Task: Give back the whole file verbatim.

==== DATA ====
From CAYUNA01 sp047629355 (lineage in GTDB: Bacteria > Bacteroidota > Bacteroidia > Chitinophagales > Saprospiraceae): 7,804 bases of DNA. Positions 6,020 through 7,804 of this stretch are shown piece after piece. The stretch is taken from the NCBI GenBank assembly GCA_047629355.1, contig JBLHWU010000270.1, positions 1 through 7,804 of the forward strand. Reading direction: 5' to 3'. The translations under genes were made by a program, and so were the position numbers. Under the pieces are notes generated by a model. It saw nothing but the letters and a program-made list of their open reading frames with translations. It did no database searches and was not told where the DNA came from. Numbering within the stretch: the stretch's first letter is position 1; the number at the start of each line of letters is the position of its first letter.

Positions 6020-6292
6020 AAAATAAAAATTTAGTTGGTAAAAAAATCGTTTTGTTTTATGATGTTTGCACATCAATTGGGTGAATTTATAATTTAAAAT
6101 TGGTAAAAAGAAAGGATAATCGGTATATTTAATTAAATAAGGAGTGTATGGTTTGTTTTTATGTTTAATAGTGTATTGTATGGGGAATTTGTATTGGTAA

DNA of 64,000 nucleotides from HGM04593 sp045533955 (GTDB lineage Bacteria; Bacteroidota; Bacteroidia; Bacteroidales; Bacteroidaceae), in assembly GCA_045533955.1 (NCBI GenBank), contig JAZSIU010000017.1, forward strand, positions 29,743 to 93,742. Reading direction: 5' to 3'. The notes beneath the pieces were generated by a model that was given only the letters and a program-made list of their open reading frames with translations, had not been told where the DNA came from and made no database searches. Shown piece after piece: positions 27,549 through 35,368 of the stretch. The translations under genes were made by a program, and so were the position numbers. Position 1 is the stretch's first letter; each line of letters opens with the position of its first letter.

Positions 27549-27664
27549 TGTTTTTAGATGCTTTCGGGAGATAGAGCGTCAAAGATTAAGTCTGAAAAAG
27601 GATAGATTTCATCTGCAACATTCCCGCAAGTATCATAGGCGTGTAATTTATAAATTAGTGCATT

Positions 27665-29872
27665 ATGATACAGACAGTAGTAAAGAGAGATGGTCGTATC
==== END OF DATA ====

From CAYUNA01 sp047629355 (lineage in GTDB: Bacteria > Bacteroidota > Bacteroidia > Chitinophagales > Saprospiraceae): 7,804 bases of DNA. Positions 6,020 through 7,804 of this stretch are shown piece after piece. The stretch is taken from the NCBI GenBank assembly GCA_047629355.1, contig JBLHWU010000270.1, positions 1 through 7,804 of the forward strand. Reading direction: 5' to 3'. The translations under genes were made by a program, and so were the position numbers. Under the pieces are notes generated by a model. It saw nothing but the letters and a program-made list of their open reading frames with translations. It did no database searches and was not told where the DNA came from. Numbering within the stretch: the stretch's first letter is position 1; the number at the start of each line of letters is the position of its first letter.

Positions 6020-6292
6020 AAAATAAAAATTTAGTTGGTAAAAAAATCGTTTTGTTTTATGATGTTTGCACATCAATTGGGTGAATTTATAATTTAAAAT
6101 TGGTAAAAAGAAAGGATAATCGGTATATTTAATTAAATAAGGAGTGTATGGTTTGTTTTTATGTTTAATAGTGTATTGTATGGGGAATTTGTATTGGTAA

DNA of 64,000 nucleotides from HGM04593 sp045533955 (GTDB lineage Bacteria; Bacteroidota; Bacteroidia; Bacteroidales; Bacteroidaceae), in assembly GCA_045533955.1 (NCBI GenBank), contig JAZSIU010000017.1, forward strand, positions 29,743 to 93,742. Reading direction: 5' to 3'. The notes beneath the pieces were generated by a model that was given only the letters and a program-made list of their open reading frames with translations, had not been told where the DNA came from and made no database searches. Shown piece after piece: positions 27,549 through 35,368 of the stretch. The translations under genes were made by a program, and so were the position numbers. Position 1 is the stretch's first letter; each line of letters opens with the position of its first letter.

Positions 27549-27664
27549 TGTTTTTAGATGCTTTCGGGAGATAGAGCGTCAAAGATTAAGTCTGAAAAAG
27601 GATAGATTTCATCTGCAACATTCCCGCAAGTATCATAGGCGTGTAATTTATAAATTAGTGCATT

Positions 27665-29872
27665 ATGATACAGACAGTAGTAAAGAGAGATGGTCGTATC